Now, I know from experience that role-playing groups are quite common in workplaces – and not just where you’d expect them. For example, there was a fairly active group in the bank head office where I used to work and a friend of mine ran a group with fellow auto-mechanics. But while that is a worthy subject, it’s not the focus today.

As this is written, we are days away from New year’s day, a time where a lot of people contemplate the future and changes, such as a career shift or a whole new career.

I’ve had a long and varied career, spanning many fields and types of jobs. While I have mostly handled advertising and marketing jobs and writing, I’ve also on occasion been tasked with helping to evaluate candidates for jobs or projects. And that inevitably means that I’ve seen no small amount of CV’s, cover letters and applications in my time. While I could (and have) write at length on the do’s and don’ts of job applications, what interests me is that many of the things we roleplayers do are in fact very attractive qualities in the job market and I feel many of us have neglected using this to market ourselves.

For the TL;DR crowd you could skip to the final third about now-ish, but I highly recommend you stick with it and read all the way through.

Before getting to the meat of the matter, I will include some simple but absolutely vital advice for job-seekers.

The Application

Most people handle job applications quite clinically, simply stating work experience and applying for the job with little or no attempt to prove why they would be the ideal candidate. That will only lead to little or no interest from the prospective employer. When applying, you should sell yourself – your interest and passion. If you’re applying for something you don’t want to do, I can’t help you – apart from recommending that you really should not do that. This is your chance to get their interest and getting from being instantly discarded to the next step.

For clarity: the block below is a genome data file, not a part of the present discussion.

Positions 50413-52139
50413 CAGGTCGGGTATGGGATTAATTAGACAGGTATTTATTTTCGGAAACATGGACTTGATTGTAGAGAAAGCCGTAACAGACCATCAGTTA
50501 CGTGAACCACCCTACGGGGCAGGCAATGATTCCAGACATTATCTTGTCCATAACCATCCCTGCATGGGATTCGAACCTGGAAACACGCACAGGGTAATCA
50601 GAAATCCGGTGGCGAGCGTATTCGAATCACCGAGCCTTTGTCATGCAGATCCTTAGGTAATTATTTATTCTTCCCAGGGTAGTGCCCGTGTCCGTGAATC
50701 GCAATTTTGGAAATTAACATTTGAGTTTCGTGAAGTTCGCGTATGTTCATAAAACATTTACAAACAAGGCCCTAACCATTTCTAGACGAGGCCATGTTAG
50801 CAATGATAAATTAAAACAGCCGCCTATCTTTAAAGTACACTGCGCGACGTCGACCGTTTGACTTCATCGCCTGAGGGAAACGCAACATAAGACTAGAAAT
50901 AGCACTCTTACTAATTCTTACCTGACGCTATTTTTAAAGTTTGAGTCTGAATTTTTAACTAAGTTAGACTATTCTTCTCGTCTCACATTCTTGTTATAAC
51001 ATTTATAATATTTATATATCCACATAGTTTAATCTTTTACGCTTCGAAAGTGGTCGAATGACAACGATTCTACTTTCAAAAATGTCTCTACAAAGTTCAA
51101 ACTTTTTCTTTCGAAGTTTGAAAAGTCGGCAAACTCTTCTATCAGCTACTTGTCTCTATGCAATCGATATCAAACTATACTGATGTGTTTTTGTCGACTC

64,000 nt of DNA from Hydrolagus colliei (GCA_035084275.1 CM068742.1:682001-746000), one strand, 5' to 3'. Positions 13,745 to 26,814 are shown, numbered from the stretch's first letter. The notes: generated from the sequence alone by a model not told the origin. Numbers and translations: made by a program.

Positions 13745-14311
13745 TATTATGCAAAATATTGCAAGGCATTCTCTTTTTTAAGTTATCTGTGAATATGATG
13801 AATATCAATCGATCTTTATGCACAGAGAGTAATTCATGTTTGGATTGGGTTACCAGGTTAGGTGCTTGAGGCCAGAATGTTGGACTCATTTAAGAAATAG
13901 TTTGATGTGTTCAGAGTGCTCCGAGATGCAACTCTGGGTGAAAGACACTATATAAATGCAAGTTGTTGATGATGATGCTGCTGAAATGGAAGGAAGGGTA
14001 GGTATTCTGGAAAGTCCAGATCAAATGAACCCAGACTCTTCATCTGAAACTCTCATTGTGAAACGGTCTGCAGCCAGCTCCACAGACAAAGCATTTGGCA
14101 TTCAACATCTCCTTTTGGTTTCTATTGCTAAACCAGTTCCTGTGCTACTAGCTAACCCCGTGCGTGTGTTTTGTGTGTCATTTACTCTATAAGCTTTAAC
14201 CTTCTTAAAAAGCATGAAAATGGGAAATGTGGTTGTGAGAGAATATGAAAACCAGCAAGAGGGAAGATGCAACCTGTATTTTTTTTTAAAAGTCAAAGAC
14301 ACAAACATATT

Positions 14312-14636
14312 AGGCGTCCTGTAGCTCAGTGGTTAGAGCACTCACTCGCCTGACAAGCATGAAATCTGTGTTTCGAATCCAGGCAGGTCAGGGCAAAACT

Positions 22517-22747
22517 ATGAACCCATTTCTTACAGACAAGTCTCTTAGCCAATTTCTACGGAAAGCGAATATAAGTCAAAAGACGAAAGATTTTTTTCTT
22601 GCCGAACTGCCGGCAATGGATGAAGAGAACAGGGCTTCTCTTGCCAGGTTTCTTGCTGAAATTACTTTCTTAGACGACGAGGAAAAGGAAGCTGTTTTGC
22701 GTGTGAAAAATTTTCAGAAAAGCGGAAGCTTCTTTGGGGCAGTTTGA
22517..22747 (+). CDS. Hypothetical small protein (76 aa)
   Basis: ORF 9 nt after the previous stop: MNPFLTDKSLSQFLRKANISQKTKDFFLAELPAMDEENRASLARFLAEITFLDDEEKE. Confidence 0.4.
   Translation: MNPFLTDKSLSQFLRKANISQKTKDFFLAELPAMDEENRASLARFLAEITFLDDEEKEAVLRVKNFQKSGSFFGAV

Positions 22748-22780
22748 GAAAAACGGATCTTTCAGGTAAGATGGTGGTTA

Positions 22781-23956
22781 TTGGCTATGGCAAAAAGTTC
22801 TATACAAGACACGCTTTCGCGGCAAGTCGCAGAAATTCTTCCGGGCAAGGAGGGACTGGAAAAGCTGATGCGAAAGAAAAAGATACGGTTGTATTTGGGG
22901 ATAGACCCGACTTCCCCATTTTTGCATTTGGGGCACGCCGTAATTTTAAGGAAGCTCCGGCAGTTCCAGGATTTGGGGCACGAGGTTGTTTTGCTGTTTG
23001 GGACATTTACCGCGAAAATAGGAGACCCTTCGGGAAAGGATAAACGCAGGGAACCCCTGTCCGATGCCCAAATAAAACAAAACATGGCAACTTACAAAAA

The Interview

Alright! You’ve got their eye and they want to meet you face to face to evaluate you. I have no idea how many times I’ve been on both sides of this step. As an interviewer I have met some outstanding candidates that impressed and/or surprised me. I’ve also seen the stuff of legends awful ones. A tragic example is a large man that was clearly badly hung over and started to cry, a more comedic one was a man who wore sandals and had accidentally used a Stinking Cloud scroll on his feet before entering. On the other side, I have completely aced interviews and had some epic failures. I once left an interview after loudly arguing with one of the interviewers. I once tanked an interview on purpose because I got a very bad feeling from one of the interviewers. And then there are the interviews where you really put your heart and soul into it and do a great job and then get rejected. While those are truly, truly painful they are also great learning experiences even if it’s hard to see that at the time.

If there is one thing above all others that is important for a job interview, it’s preparation. Be ready for the standard questions and have good answers. If you’re asked about a weakness, do NOT fall into the trap of mentioning something that isn’t actually a weakness (“I get so caught up in work, that I just can’t stop”, “I’m such a perfectionist”… you’d be surprised how many people try this approach). Name an actual weakness that you’re working on. It shows motivation and honesty. Always have examples ready – instead of just counting your strengths, explain them. If you have actual numbers that prove your successes, great. Avoid salary discussions like the plague. Prepare questions for the interviewers, that always impresses. And for all that’s holy, study the company. Too many times I’ve seen people who genuinely had no clue what they were applying for  or what the company did. I’ve even been that guy once, when I was desperate and really needed the money.